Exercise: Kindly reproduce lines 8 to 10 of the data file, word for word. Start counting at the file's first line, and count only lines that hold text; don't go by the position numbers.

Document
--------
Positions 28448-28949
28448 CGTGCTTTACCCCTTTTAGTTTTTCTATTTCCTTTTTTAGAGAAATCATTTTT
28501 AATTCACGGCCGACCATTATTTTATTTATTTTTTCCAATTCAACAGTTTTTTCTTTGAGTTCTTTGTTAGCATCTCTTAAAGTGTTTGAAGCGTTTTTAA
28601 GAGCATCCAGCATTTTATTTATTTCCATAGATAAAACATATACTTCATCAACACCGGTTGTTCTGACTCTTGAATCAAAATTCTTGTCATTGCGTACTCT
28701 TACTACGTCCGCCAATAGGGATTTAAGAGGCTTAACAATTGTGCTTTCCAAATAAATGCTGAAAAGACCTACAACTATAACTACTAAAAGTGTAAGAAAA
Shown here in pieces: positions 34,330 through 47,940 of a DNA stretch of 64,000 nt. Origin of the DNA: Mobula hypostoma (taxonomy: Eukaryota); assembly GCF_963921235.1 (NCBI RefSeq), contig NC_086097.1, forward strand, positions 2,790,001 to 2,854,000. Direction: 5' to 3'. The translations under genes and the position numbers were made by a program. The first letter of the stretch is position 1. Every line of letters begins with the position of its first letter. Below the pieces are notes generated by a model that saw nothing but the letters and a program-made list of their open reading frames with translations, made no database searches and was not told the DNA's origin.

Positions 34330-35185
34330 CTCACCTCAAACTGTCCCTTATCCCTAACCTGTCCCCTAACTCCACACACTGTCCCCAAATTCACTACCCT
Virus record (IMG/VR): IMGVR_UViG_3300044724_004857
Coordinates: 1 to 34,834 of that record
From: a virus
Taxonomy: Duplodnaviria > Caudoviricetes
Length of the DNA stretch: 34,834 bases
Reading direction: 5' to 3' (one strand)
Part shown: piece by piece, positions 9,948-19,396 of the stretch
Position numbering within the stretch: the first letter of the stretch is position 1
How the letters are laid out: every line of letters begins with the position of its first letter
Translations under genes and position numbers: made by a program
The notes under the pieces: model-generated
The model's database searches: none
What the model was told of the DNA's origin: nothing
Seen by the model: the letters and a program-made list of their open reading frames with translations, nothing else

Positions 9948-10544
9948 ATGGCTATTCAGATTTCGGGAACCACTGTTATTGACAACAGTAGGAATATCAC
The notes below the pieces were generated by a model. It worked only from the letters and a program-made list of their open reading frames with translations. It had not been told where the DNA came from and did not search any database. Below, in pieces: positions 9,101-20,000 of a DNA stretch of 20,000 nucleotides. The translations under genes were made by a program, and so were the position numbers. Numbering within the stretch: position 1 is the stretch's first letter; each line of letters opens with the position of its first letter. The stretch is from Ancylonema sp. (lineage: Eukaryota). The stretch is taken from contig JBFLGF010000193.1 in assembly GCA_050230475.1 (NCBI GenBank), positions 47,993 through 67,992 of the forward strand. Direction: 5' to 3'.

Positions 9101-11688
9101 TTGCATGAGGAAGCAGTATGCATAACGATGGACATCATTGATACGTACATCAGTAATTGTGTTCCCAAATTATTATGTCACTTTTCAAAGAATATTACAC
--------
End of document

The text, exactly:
34330 CTCACCTCAAACTGTCCCTTATCCCTAACCTGTCCCCTAACTCCACACACTGTCCCCAAATTCACTACCCT
Virus record (IMG/VR): IMGVR_UViG_3300044724_004857
Coordinates: 1 to 34,834 of that record